State Representative Gail Lavielle (R-143), ranking member of the General Assembly’s Education Committee, gave kudos to Wilton’s superintendent of schools Dr. Kevin Smith for testifying against the regional school calendar mandate at a March 7 public hearing in Hartford. His testimony, which was supported by presentations from his colleagues in Weston and Westport, was instrumental in defeating a new proposal that would have made the mandate even more onerous, according to a press release from her office.

Smith was joined by Weston superintendent Dr. Colleen Palmer, and Westport superintendent Dr. Elliott Landon, as well as Dr. Joseph Cirasuolo, president of the CT Association of Public School Superintendents (CAPSS) in testifying in person at the Education Committee’s public hearing. Their testimony was critical of both the existing calendar mandate and of HB 5556, a new bill that would have reduced the transportation grant of any district not adopting a regional calendar. With no testimony supporting the new bill except that of its proponent, the House Speaker, it died in the Education Committee.

In 2013, legislators in Hartford passed a law requiring adoption of uniform regional school calendars, despite local efforts by school officials (including Smith), as well as opposition in Hartford by Wilton’s legislators. The mandate has come under criticism by Wilton school officials and parents who would like the district to have more flexibility in setting school vacations and start dates.

During his testimony about HB 5556, Smith told the Education Committee, “The mandated calendar denies us the flexibility to craft a schedule that addresses our district’s unique circumstances. Schools are about the communities they serve, and we ought to be able to address the priorities and needs of our students and their families. While perhaps well meaning, the mandated regional calendar blocks us from this objective, and has, with all due respect, become an onerous mandate. It is, quite frankly, a solution to a problem that does not exist. We respectfully ask that you reject HB 5556, as well as the underlying concept of the regional school calendar.”

The existing regional calendar mandate takes effect for the 2016-2017 academic year beginning this fall. In response to the serious concerns of most Fairfield County districts, Lavielle has opposed the mandate legislation since its introduction and passage in 2013 without a public hearing. In 2014, she introduced successful legislation to postpone its effective date–originally the 2015-16 academic year–by one year. This year she has worked together with CAPSS to obtain data on statewide reactions to the mandate and to alert educators to the opportunity to express their views at the March public hearing.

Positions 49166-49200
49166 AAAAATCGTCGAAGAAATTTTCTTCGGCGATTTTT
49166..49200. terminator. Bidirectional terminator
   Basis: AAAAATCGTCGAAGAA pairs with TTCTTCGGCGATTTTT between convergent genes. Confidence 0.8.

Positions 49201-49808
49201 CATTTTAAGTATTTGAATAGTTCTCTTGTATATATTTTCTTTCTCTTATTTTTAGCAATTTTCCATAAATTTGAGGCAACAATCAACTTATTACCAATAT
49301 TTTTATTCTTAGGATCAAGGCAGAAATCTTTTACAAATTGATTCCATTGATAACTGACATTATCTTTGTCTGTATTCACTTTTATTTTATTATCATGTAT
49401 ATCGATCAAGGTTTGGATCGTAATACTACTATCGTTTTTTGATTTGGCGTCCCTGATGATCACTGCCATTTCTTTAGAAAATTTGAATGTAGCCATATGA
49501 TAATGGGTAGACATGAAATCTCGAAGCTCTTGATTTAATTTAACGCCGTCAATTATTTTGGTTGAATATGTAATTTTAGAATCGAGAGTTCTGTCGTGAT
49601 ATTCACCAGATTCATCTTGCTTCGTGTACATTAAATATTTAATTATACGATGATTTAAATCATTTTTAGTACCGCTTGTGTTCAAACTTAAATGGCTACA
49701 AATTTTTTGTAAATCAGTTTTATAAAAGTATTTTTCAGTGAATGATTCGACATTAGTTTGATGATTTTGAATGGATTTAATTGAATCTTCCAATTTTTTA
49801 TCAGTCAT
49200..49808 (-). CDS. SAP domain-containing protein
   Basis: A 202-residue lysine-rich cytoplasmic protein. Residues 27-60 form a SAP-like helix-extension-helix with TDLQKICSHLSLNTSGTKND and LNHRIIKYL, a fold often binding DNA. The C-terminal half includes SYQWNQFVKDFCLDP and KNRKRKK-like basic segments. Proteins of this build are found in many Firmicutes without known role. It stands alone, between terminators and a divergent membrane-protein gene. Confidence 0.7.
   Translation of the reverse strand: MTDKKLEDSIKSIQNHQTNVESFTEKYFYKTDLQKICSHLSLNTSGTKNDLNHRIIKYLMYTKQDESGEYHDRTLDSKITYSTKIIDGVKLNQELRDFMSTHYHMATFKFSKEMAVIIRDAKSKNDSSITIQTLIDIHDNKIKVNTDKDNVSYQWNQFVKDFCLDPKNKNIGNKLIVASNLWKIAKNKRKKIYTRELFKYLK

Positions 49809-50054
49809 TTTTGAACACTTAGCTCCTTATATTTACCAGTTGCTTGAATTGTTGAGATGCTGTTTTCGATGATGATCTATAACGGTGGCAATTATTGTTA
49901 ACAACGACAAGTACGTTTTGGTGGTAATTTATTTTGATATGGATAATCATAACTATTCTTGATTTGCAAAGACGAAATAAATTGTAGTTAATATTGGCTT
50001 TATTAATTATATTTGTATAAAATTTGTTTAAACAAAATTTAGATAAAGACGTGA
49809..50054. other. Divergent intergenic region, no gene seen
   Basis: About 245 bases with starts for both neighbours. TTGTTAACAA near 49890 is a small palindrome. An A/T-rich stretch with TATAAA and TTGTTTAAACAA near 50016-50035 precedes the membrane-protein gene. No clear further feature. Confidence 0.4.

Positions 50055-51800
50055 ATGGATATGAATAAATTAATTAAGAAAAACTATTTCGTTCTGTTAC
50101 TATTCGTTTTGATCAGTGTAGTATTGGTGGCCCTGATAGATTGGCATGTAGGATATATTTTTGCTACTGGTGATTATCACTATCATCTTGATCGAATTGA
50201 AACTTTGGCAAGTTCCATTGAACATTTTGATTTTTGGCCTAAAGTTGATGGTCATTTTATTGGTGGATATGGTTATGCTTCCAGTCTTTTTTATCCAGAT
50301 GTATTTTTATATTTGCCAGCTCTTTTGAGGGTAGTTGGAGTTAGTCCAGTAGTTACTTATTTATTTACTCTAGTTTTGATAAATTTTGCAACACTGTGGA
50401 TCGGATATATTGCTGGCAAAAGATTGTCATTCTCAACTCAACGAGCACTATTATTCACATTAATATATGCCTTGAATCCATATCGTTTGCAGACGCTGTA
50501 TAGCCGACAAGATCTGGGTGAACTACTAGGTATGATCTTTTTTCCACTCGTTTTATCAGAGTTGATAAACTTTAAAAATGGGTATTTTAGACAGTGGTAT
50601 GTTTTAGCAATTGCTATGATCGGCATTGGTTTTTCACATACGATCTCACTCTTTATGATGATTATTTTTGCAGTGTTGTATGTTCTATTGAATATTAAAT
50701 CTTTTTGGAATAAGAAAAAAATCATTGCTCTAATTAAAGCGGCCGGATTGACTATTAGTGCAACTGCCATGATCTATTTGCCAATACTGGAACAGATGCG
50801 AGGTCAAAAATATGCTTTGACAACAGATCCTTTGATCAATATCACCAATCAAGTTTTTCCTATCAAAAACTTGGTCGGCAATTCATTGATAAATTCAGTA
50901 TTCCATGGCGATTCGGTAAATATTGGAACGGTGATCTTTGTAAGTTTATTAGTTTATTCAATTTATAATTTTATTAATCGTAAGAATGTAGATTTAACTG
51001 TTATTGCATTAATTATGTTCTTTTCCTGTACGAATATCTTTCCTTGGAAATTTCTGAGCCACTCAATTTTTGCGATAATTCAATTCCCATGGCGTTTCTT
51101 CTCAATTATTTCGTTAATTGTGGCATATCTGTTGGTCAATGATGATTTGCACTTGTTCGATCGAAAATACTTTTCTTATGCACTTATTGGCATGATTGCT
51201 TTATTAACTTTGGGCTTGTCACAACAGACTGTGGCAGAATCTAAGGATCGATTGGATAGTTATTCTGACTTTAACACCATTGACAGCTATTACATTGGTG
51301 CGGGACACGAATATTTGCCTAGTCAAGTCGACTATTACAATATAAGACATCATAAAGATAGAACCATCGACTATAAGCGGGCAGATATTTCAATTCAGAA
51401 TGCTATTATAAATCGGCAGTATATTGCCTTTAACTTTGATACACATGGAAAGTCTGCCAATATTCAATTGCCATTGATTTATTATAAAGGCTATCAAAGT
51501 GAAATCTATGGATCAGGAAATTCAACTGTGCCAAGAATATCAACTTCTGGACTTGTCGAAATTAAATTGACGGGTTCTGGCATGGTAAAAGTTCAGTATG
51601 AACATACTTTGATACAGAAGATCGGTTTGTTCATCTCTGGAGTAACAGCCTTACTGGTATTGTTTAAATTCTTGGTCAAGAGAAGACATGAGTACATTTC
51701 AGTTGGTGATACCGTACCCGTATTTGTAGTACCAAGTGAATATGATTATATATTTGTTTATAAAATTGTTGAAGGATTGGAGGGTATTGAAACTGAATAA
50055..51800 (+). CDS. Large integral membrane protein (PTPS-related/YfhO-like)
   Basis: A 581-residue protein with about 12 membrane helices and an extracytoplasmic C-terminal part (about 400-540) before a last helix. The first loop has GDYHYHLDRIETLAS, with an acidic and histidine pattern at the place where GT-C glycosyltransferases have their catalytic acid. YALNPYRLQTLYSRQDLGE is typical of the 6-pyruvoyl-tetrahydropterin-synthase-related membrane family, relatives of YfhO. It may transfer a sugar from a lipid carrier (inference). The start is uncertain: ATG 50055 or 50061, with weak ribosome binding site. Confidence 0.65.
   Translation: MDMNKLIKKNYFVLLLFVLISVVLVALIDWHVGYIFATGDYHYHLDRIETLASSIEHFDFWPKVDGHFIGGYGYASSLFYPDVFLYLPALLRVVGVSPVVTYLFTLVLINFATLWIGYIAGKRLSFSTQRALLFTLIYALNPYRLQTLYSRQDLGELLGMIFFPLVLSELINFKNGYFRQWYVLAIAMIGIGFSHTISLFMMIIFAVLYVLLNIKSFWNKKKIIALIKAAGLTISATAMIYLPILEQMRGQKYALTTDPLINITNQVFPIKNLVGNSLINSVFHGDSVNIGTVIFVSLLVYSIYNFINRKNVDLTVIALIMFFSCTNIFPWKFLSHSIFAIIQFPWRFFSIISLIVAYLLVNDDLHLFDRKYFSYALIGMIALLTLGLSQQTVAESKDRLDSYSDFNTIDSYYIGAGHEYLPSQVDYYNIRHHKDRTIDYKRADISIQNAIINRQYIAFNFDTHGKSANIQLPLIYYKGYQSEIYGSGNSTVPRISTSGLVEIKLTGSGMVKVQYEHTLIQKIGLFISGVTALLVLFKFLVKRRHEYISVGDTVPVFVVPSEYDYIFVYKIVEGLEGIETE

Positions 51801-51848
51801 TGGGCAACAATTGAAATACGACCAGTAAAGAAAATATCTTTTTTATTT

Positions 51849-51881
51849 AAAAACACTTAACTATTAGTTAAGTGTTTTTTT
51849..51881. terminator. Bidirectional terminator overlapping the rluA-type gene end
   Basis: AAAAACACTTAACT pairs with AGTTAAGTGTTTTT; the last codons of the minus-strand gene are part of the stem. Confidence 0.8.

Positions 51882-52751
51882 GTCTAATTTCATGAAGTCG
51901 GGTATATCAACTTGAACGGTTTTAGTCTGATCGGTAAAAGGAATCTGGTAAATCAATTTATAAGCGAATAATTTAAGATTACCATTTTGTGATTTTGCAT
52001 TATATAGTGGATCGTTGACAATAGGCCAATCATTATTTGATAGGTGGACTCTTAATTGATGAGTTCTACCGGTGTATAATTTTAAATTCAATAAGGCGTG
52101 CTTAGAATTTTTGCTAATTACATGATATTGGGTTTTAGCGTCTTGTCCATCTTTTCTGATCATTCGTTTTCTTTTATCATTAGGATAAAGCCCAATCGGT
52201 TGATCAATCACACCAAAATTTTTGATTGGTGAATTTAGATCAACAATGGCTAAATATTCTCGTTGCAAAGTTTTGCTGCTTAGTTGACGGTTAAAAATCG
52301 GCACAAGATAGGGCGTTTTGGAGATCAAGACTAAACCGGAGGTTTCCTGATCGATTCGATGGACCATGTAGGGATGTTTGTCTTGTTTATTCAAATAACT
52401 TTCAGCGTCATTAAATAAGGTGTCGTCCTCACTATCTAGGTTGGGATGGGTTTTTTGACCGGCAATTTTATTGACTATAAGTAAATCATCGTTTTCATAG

“The regional calendar mandate has aroused strong disapproval from educators and Boards of Education not only in Fairfield County, where most districts oppose it, but also across the state,” Lavielle says. “They have told us that it’s impractical, that it won’t achieve its ostensible purpose of saving districts money, and that it will have a negative impact on teaching and learning. While I am pleased that we succeeded in defeating HB 5556, I will continue to press for a change in the existing law to allow districts to opt out of the regional calendar mandate. I thank our local superintendents and their colleagues statewide for their vigorous advocacy, which I hope will play a major role in influencing that outcome.”

In his testimony at the hearing, CAPSS president Cirasuolo cited a CAPPS statewide survey of superintendents conducted earlier this year. Of the 79 superintendents who responded, 89-percent said that they did not anticipate any cost savings as a result of implementing the uniform regional school calendar.

Fairfield County superintendents who testified at the hearing noted both the practical and educational issues created by the calendar mandate.

Stressing the calendar’s impact on teaching and learning, Weston superintendent Palmer said, “The calendar prohibits districts from designing optimal annual learning calendars for the year that integrate the placement of student time and teacher professional development in a manner that is most effective. Districts cannot differentiate the school year by age/needs of student, special programs, or special needs of the district. The ability of districts to innovate in their approach in creating learning pathways that permit extended-year schedules or all-year instructional models is severely limited.”

Westport superintendent Landon said, “With this unfortunate unfunded mandate, the legislature has expressed its disdain for allowing any school district in every community to create a calendar based upon its own very special local culture, local traditions, and local needs. [The regional calendar] was originally intended to save on transportation costs through regional cooperation and by reducing the cost of professional development. That proved to be unrealistic, purely wishful thinking, indeed. I am here to urge the members of this Committee to do your best to undo in its entirety the unfunded mandate of a regional uniform school calendar.”

Lavielle says she will continue working with members of the education community and legislators from both parties to find a way to undo or provide relief from the regional calendar mandate.

NOTE:  HB 5556 did pass unanimously in the Education Committee, but only after all language regarding the regional school calendar had been stricken from the bill, which is now titled “An Act Concerning Magnet School Reimbursement for New London.”